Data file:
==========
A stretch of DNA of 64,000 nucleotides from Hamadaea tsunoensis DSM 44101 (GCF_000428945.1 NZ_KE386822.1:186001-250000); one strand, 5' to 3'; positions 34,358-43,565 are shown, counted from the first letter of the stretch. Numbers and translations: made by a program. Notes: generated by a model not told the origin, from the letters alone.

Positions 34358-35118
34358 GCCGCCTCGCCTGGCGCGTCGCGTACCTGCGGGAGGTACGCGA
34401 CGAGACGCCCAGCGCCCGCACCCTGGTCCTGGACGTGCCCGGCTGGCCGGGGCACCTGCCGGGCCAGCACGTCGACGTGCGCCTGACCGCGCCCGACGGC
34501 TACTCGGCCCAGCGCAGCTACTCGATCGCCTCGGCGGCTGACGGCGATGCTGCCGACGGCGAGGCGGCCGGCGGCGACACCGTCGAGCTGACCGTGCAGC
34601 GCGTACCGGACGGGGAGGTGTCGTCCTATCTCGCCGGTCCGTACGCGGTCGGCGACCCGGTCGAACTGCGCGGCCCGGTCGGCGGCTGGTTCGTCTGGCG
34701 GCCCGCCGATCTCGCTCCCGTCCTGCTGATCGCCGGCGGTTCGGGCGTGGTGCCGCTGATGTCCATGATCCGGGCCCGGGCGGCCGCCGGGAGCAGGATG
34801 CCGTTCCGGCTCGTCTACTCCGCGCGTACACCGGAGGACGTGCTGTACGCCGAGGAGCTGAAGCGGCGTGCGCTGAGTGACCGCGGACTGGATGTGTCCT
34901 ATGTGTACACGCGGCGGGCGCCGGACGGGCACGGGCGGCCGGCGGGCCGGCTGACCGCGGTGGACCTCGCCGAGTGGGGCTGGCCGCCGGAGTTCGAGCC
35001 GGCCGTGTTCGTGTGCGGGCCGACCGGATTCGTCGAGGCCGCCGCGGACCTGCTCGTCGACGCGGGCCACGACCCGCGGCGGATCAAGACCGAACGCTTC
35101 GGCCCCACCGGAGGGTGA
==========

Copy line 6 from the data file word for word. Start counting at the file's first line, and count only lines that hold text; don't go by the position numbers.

34601 GCGTACCGGACGGGGAGGTGTCGTCCTATCTCGCCGGTCCGTACGCGGTCGGCGACCCGGTCGAACTGCGCGGCCCGGTCGGCGGCTGGTTCGTCTGGCG